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Was Thomas Merton a great mystic?

Was Thomas Merton really a great mystic, as indicated above?

name lost in internet. Seems to be Mystic Marr...

“Seems to be Mystic Marriage of Christ and the Church” (Photo credit: Wikipedia)

When I think of great Catholic mystics people like St. Faustina Kowalska come to mind. She was so busy suffering for others and having daily visions of Christ that she barely had time to write out her Diary.

Can bookish scholars/writers like Merton be mystics?

Maybe.

But I don’t think they can be great mystics. They might have an inkling of what the great mystics talk about.

Also, how do we know what a great mystic is? Need they be church approved and funded? Could there be other mystics who go unnoticed? Could the knowledge of these “wildflower” mystics, as I call them, surpass what the Church recognizes as a mystic or a saint?

I don’t know.

Ronald E. Powaski has written about the Trappi...

Ronald E. Powaski has written about the Trappist monk, peace activist, and writer, Thomas Merton. (Photo credit: Wikipedia)

But my gut tells me that Merton, who was keen on study, talk and world travel, was not a great mystic. He might have been a great Catholic public figure. But that’s a totally different story.

I know everyone is different and it’s not a competition when it comes to serving God. But it seems there’s a sort of childish Catholic ‘cult’ mentality out there that I sometimes question.

Do some people need to believe in semi-mythical accounts for inspiration? Do they artificially elevate certain figures who really don’t deserve it? Are some religious people borderline fanatics?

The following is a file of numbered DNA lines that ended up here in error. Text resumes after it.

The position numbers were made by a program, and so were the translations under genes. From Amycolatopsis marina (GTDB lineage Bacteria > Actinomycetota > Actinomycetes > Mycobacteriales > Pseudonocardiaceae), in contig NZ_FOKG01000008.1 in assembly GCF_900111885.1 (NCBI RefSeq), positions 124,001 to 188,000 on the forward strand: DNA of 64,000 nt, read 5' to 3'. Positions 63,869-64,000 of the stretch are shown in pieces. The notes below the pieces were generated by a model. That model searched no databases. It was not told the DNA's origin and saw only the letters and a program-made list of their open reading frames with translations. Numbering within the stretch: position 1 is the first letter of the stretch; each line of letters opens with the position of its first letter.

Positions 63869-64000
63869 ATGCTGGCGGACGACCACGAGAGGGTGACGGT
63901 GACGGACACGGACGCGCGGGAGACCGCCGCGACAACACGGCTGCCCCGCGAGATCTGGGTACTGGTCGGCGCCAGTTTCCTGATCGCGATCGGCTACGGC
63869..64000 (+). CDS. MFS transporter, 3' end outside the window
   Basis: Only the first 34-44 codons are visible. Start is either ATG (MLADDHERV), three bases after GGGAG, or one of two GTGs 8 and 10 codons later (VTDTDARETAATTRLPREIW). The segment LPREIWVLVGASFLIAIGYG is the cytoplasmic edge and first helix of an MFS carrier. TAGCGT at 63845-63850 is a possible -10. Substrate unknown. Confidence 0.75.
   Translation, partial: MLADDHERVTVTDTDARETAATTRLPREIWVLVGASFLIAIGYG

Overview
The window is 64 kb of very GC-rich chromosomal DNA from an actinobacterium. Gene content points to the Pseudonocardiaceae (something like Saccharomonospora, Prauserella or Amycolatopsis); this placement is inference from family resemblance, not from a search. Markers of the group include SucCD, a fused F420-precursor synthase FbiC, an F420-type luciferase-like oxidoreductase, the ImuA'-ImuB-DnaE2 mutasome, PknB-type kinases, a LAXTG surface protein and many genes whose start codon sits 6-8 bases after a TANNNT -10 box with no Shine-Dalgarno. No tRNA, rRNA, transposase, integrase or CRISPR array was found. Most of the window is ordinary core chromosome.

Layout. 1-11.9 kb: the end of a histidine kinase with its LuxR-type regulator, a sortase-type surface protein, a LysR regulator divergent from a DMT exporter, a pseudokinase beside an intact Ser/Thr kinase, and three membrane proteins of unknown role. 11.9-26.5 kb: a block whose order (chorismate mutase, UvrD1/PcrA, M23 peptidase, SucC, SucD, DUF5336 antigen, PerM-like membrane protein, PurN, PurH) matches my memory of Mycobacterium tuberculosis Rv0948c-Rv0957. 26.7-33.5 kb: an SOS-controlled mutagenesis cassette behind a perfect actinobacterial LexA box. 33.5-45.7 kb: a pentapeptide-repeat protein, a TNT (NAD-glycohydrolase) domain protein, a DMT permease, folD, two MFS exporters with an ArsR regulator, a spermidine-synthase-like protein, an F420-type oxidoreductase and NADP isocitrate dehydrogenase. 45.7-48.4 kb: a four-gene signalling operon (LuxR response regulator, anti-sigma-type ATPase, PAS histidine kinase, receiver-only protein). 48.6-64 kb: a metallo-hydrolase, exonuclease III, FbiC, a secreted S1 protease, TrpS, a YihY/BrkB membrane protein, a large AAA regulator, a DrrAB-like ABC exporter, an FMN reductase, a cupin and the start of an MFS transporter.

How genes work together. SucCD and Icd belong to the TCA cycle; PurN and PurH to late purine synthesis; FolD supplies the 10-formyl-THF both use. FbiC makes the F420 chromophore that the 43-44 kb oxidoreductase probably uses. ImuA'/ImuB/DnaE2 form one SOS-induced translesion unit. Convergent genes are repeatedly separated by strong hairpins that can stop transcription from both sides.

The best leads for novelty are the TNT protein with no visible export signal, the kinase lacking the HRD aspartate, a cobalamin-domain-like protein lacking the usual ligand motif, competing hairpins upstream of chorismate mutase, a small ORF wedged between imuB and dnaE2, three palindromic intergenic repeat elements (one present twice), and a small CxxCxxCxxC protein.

Myself, I much prefer trying to get at the truth of things rather than following an overzealous, unthinking crowd.

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A good, penetrating article about mysticism, insanity, and a possible socio-cultural connection

The psychotic drowns in the same waters in which the mystic swims with delight. – Joseph Campbell

This Joseph Campbell quote comes from the tweeted article, above. Campbell was a great popularizer of mythology whose work was, for the most part, in line with Jungian psychology. But in my view neither of these men fully understood Christian mysticism. Sure, they talked about numinosity and the experience of grace. And Jung talked about relationships as being somewhat “alchemical,” meaning that different personalities interact a lot like two chemical substances. On contact both are transformed.

However, there is a lot more to Christian mysticism than a mere mingling of elements. At best, Christian mysticism and the interpersonal dynamic that goes with it entails an inner ascent. But it’s an ascent that is not without its pitfalls, stumbling and backward steps.

St. John of the Cross, Doctor of the Church.

St. John of the Cross, Doctor of the Church. He wrote about the “dark night of the soul.” (Photo credit: Wikipedia)

Contrary to what the Campbell quote seems to imply, Christian mystics are not always free from suffering. In fact, suffering – and even momentary confusion – can be part of the purification process.

So to say that mystics “swim with delight” is only partially true. And this is not really a great metaphor because any graces that the Christian enjoys come to him or her. He or she doesn’t induce or control them, as a swimmer would consciously jump into a lake and take purposeful strokes.